Keeping Adolescents Engaged: What Can After-School Programs Do?

On a weekday when schools were closed, teens of the New York City Fresh Youth Initiatives after-school program volunteered to clean up a local playground, where the program's K-5 students also play every day. Photo courtesy of Fresh Youth Initiatives

Photo courtesy of Fresh Youth Initiatives

On a weekday when schools were closed, teens of the New York City Fresh Youth Initiatives after-school program volunteered to clean up a local playground, where the program’s K-5 students also play every day.

High school students stand in a Chicago glassblowing studio. They’re wearing goggles and working with fire, creating their own designs out of molten glass. The finished products will be sold in the gift shop of After School Matters, the city’s large after-school program.

In the Washington Heights area of New York City, middle school kids pound away in a drum circle at the after-school Fresh Youth Initiatives. The kids are making noise and getting into the rhythm. On another day, some of them may tutor or coach younger kids in a sport. Or they may design clothes for a fashion show.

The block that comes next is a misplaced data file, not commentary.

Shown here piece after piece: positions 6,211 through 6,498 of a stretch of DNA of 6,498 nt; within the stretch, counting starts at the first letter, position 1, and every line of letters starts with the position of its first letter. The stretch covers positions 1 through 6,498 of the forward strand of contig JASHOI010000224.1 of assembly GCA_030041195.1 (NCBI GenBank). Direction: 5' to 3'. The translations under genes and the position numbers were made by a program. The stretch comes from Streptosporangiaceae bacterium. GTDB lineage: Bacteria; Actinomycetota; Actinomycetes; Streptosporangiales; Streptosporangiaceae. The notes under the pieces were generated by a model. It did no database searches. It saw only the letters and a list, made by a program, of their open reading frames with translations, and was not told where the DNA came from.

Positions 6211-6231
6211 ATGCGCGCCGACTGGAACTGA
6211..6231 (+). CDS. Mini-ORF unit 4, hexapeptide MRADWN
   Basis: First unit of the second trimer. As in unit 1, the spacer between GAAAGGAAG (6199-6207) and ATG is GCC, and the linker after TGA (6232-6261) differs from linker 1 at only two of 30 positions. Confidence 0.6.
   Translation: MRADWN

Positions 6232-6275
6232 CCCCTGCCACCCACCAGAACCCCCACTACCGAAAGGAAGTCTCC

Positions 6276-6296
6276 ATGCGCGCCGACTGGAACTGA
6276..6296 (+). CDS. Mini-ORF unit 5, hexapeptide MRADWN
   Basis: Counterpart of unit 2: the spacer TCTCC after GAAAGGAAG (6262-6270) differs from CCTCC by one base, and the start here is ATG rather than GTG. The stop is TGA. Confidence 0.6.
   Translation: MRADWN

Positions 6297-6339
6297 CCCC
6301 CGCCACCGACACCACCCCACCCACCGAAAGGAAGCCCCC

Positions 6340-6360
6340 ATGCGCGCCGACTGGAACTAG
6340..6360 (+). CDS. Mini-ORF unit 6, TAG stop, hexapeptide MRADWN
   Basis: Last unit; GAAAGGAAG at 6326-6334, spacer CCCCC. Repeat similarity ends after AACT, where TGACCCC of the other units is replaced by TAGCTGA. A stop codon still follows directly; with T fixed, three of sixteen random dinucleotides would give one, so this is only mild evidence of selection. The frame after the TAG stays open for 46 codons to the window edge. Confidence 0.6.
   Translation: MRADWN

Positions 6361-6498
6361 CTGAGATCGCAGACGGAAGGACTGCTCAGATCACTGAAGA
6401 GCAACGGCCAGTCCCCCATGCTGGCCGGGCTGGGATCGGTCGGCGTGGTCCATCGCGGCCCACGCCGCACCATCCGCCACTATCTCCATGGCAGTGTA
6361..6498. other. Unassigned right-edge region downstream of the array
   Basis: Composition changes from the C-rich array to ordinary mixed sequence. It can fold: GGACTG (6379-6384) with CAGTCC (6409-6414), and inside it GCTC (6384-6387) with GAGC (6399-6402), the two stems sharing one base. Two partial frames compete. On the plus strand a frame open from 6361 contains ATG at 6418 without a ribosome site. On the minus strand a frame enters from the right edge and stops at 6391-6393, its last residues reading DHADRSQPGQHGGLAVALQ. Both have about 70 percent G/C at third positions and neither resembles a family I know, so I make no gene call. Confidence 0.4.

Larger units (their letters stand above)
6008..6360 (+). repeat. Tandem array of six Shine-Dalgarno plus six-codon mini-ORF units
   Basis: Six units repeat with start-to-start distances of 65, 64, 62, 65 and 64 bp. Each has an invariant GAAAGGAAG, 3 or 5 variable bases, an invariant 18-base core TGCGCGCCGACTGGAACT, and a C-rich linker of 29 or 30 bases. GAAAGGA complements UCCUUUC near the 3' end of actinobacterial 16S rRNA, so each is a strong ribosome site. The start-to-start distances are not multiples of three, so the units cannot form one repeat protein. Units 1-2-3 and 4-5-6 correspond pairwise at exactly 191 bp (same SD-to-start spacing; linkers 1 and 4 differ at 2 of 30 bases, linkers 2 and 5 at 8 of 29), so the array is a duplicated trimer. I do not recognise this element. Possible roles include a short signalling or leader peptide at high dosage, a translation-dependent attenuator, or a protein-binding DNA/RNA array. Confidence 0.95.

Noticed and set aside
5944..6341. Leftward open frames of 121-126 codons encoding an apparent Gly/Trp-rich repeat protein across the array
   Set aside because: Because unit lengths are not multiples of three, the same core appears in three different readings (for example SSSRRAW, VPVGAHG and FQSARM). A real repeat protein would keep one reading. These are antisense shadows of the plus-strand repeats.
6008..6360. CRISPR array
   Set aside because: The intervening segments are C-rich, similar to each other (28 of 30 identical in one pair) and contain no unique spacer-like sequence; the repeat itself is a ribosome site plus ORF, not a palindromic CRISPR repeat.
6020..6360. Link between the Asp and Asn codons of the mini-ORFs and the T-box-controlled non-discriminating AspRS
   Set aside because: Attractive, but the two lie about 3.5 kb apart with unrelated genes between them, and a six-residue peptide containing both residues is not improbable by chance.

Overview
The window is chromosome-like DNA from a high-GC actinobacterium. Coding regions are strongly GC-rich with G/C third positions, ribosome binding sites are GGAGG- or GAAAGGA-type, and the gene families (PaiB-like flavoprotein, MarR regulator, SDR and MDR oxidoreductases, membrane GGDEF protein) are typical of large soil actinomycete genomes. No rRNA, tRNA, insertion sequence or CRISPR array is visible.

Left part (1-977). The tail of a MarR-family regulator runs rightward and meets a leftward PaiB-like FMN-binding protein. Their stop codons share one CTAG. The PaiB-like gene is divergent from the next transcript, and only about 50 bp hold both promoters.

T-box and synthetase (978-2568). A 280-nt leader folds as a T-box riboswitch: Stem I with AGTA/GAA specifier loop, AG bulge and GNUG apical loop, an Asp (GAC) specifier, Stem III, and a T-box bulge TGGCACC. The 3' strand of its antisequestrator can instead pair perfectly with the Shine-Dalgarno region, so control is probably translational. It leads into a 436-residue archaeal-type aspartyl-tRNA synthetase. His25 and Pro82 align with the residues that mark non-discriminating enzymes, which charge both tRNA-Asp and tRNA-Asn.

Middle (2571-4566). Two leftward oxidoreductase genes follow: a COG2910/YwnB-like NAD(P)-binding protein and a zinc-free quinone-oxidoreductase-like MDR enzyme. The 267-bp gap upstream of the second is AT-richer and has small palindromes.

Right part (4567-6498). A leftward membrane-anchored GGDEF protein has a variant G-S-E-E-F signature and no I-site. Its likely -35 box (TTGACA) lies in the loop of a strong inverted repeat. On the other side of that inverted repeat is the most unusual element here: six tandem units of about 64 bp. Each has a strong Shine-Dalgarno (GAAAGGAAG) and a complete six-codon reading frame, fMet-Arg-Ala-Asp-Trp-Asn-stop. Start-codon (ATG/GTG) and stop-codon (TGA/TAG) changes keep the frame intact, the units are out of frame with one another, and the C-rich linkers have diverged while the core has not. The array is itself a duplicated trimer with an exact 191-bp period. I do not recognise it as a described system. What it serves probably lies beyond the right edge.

Both programs, After School Matters and Fresh Youth Initiatives, are effective in engaging adolescents, who generally participate in after-school programs far less than younger kids do. Teenagers are freer to choose what they do in the afternoons, and may have jobs and family responsibilities — or just want to socialize with friends.

Photo courtesy of After School Matters

The Chess Champs program helps teens become familiar with the fundamentals of chess through an interactive and creative approach, by building strategies and tactics that not only enhance chess-playing abilities but also deliver critical 21st-century skills like teamwork, leadership and problem-solving.

But according to an Afterschool Alliance issue brief, “Afterschool: Key to Health and Wellness for Preteens and Teens,” adolescents who participate in out-ofschool- time programming improve their health and well-being, in addition to academic achievement.

So, how do After School Matters and Fresh Youth Initiatives draw kids? What makes for effective engagement?

One important factor is to give teens the chance to be leaders, said Priscilla Little, initiative manager at The Wallace Foundation.

Several years ago when Little worked at the Harvard Family Research Project she and colleagues looked at 250 after-school providers that had high retention rates for middle school and high school students. The providers were spread across six cities — but the high-retention programs shared three program features.